How to Plan a Safe and Fun RV Route With a Big Rig

Jan 19, 2022 | Travel & Destinations

How to Plan a Safe and Fun RV Route With a Big Rig

Big RVs are packed with amenities and camping comfort, but they also call for added planning and a bit of flexibility when you’re on the road.

By Liz Pfleghardt-Chafik

Photo: Jake Chafik

Traveling in a large RV offers perks beyond just added floor space. Big rigs host large fresh water and holding tanks, roof space for solar panel setups, and powerful generators—allowing for extended stays in dispersed and non-serviced locations. Bonus amenities such as washers and dryers, full-sized showers, large refrigerators, multiple living spaces, and extra storage capacity can typically be found in RVs that are longer than 35 feet. 

Whether you’re a weekend traveler, a part-time RVer, or live in your rig full-time, navigating roads and campgrounds in a big rig often entails a bit of extra planning.

A Class A RV parled in a tight lakeside spot at a campground at sunset
Photo: Liz and Jake Chafik

Considerations When Selecting Campgrounds and Campsites

RVs have advanced in both design and size, but not all campgrounds were built or have been upgraded to accommodate large or heavy rigs. Confirm that a campsite can accommodate a big rig by verifying that both the campsite you’ve selected and the access roads to that camping space can support your rig’s overall length, width, weight, and ride height. You can add your RV height, width, weight, and more features in the Togo RV app.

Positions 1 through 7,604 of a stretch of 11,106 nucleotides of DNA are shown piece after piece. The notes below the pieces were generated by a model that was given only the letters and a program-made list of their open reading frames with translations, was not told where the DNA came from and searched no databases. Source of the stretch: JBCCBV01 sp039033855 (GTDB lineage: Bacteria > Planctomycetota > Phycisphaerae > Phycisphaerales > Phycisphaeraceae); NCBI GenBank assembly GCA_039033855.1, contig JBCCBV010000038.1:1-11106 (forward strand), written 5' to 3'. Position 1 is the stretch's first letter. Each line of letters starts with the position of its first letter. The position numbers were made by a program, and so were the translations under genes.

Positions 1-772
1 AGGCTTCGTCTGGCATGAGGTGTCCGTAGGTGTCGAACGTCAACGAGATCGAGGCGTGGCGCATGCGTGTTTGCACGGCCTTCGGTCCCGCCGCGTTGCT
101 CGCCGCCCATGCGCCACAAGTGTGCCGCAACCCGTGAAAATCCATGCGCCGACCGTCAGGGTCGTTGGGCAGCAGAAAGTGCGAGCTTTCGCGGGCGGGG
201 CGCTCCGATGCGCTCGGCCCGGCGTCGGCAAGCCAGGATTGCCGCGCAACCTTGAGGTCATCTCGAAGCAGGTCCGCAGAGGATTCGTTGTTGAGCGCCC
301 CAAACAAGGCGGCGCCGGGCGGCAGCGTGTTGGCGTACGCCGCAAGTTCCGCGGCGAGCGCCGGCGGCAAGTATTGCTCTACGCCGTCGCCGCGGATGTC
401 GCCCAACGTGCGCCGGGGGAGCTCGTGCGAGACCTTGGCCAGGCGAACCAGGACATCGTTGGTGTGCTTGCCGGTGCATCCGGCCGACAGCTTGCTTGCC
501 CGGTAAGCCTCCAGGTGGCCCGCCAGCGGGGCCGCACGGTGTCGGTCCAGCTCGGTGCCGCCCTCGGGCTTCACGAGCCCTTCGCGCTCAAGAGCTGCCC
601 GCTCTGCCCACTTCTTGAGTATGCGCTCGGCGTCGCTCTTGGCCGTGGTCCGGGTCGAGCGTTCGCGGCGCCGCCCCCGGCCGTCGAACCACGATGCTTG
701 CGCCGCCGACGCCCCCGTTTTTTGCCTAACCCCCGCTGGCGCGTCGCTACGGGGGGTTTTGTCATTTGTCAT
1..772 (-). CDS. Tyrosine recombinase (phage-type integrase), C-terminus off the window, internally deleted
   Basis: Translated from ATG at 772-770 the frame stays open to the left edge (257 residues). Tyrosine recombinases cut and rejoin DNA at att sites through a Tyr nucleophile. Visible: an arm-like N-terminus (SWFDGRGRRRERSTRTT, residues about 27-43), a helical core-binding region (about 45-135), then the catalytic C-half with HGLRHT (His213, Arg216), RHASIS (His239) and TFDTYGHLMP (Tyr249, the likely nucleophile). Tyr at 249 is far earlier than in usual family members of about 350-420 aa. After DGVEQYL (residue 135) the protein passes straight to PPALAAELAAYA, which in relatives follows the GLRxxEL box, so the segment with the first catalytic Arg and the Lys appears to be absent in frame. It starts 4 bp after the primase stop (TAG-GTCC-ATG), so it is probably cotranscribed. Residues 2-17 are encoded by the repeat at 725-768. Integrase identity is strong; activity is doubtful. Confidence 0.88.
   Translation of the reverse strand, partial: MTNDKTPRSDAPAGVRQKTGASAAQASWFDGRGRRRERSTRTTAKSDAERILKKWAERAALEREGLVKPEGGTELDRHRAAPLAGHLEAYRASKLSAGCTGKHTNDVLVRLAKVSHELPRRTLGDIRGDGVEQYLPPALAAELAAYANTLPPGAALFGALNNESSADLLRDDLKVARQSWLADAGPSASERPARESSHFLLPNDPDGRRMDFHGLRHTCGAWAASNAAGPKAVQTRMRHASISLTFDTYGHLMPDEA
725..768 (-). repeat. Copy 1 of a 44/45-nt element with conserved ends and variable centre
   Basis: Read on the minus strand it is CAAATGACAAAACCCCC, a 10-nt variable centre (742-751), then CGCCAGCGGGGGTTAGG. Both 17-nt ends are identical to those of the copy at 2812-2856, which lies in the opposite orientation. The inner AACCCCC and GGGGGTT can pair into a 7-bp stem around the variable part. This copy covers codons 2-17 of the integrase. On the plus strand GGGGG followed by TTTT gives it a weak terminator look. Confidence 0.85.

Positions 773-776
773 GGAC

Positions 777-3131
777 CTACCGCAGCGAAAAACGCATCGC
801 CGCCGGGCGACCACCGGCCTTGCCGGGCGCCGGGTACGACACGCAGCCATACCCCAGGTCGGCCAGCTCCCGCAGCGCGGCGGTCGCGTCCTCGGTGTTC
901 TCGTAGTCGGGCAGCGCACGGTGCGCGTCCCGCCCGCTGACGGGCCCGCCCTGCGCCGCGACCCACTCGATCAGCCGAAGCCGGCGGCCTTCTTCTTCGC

Related Measure Twice, Drive Once: Understanding RV Height Clearance

If the campsite pad is dirt or grass, make sure you have the correct tools to level your rig. Heavy rigs and their levelers are known to sink into soft pads—including asphalt. Wet weather can further impact a site’s ability to support larger rigs.

When researching, consider the campsite’s stated length and width. Look out for any mentions regarding vegetation overgrowth or low-hanging tree branches. Be prepared to respect the boundaries of established campsites. It’s necessary to choose another option if you suspect or realize your rig might negatively impact campsite conservation

Keep reports of a campsite’s grade in mind. Most refrigerators need to be level to function properly, but RVs with longer wheelbases can be difficult to level in a site with a moderate grade or more. 

Camping near the Tetons in a Class A RV
Photo: Liz and Jake Chafik

Read reviews left by previous travelers on Campendium, parse through the location’s official website, utilize satellite-based mapping tools, or contact the management of the location to confirm all of this information. 

If you arrive at the entrance to your destination and are questioning accessibility, scout ahead. While this practice is typical for large RV dwellers exploring dispersed camping areas, it’s also good practice when pulling up to any campground with dubitable access. Unhooking a towed vehicle, dropping your tow-behind RV, or walking or biking the rest of the route may seem like a hassle, but it can save you stress, time, and money. 

The highest clearance is typically found toward the center of an underpass.